I was excited this morning to discover NASA’s online tracking site for the Artemis moonshot. I’ll be able to sit at the old laptop in my living room and watch all the exciting moments of the (already outdated) robotic rocket’s flight to the moon. It’s as exciting as when I got my Jet Jackson Secret Squadron decoder kit in the mail when I was eight. It’s as exciting as every thrilling, asteroid-hopping episode of “Tom Corbett, Space Cadet” as he battled space smugglers and asteroid belt pirates.
I wonder why NASA doesn’t want to use SpaceX rockets for these things? It’s Elon Musk, isn’t it? They’re waiting for him to sell SpaceX to another company so they won’t have to deal with Musk, right? That would be understandable.
I still like Elon Musk, even though he has ruined Twitter.
Remember when Twitter was just starting out and people considered it a communications joke? Until a guy had acute appendicitis in a remote Antarctic research station, and a distant surgeon guided the researcher through a self-appendectomy, one tweet at a time? That’s the modern miracle of communication that Elon Musk is destroying. He should buy Apple next and dismantle that.
Still, I like him because he wants to colonize Mars. It’s not that it’s a good idea. It’s a terrible idea. But I love that someone is trying to do it. That takes a lot of get-up and go.
“Hey, I know what I can do! I’ll build my own rocket ship company and design my own rockets! I’ll talk people into letting me fire them to Mars, where they’ll live out the rest of their lives surrounded by red dirt! They’ll have to live in caves because there won’t be any UV protection! It’ll be fun!”
I am, myself, past the age where I would ever consider being fired at Mars. I think I was pretty much done with the idea during the Gerald Ford administration. It was about the same time I quit my fallback career option — become a fighter pilot and get shot down by a Russian. Under Eisenhower, though, there was a time after I got my Jet Jackson Secret Squadron decoder kit when I spent hours a day in the backyard apricot tree looking up and imagining Mars was overhead. I dreamt of flying the tree there.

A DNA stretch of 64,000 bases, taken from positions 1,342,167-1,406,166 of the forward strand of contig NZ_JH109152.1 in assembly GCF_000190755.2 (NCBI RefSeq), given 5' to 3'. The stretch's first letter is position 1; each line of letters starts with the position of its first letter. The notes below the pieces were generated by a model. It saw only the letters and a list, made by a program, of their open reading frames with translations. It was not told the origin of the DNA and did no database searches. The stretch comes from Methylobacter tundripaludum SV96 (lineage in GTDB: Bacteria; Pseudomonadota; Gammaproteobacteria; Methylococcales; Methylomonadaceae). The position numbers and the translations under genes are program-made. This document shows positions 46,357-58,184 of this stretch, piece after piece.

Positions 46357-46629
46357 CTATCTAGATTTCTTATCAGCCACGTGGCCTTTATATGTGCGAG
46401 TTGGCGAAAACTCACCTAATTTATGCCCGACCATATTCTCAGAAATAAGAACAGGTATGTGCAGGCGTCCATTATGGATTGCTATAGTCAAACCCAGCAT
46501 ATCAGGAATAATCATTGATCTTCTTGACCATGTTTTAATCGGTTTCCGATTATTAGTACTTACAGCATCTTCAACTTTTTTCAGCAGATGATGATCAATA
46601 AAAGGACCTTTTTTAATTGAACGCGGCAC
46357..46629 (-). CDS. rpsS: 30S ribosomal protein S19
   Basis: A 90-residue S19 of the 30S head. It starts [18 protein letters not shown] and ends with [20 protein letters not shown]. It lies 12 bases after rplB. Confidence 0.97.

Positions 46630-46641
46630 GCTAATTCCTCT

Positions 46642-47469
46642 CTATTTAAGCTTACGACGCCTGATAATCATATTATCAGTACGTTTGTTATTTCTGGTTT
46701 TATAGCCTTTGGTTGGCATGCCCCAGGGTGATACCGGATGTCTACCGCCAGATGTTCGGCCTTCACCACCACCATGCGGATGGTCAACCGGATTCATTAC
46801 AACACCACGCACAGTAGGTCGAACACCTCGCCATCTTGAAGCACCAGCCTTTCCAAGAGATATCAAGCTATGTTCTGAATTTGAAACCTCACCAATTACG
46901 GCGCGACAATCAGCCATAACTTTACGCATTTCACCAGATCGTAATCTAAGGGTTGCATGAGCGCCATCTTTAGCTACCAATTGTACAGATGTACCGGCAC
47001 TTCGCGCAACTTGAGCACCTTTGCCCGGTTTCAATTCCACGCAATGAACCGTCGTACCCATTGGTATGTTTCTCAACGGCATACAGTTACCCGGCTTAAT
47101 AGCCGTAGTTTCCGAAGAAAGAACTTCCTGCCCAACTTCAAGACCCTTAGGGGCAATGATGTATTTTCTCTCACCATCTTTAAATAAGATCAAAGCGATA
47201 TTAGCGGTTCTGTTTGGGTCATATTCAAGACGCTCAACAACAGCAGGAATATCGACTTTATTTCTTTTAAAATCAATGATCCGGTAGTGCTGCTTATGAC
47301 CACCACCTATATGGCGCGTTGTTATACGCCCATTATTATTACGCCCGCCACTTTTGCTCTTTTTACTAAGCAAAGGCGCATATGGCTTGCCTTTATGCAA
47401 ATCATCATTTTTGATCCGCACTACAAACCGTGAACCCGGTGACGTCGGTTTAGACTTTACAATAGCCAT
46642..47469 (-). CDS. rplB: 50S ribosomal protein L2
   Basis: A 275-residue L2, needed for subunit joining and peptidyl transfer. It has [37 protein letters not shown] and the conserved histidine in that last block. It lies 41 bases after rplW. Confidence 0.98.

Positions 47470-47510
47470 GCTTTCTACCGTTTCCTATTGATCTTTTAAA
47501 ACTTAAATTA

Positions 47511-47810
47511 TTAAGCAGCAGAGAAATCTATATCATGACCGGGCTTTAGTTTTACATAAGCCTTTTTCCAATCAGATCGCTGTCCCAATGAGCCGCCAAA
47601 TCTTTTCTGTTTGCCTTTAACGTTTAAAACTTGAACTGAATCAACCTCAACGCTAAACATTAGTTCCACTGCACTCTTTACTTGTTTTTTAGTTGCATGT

Of course, we’d never sent Mars probes there back then, so Mars still had canals and little green men, and it promised a far better tourist experience than what’s going to await Musk’s volunteers. They should ask for a better deal than he’s offering. Nicer apartments, more frequent supplies, extra bacon, apricots. I hope he’s planning to send pets along and a decent library. And everybody gets free high-speed Wi-Fi. And weed. There must be weed.
While I’m still on about space-related things, am I the only one who thinks naming the Artemis rocket after Apollo’s sister was too geeky for public consumption? Does NASA actually pay people just to sit around and come up with this kind of stuff? Or is it a side gig for bored rocket scientists to keep their minds occupied between launches?
Who here even knows what rocket science entails? It’s not just figuring out the right trajectory plan to get the rocket to its destination. That’s one of the easiest bits. The hard bits are the chemistry of the rocket propellants and the design of the engines. Bad engine designs blow up on the launch pad or a few hundred feet above it. That’s another reason to like Elon Musk. The rockets he has helped to design have not tended to blow up often.
In other news, we had an election. The Democrats didn’t win the House, but they did way better than anyone imagined a week ago.
Of course Warnock could still bring the Democratic Senate total to a much more comfortable 51 to 49.
A week ago in the House midterms, it was 211 GOP to 191 Dems. Right now — last Friday to you — it’s 218 GOP to 212 Dems as new race results came in. It looks to me like the final tally might be 220 to 215 or 221 to 214. Which of those happens could depend on what happens in Rep. Lauren Boebert’s race in Colorado, which is headed to a recount.
Mentioning Boebert’s race is the last thing I’m going to say about outer space in this week’s column.
Read more of the Nov. 23-29, 2022 issue.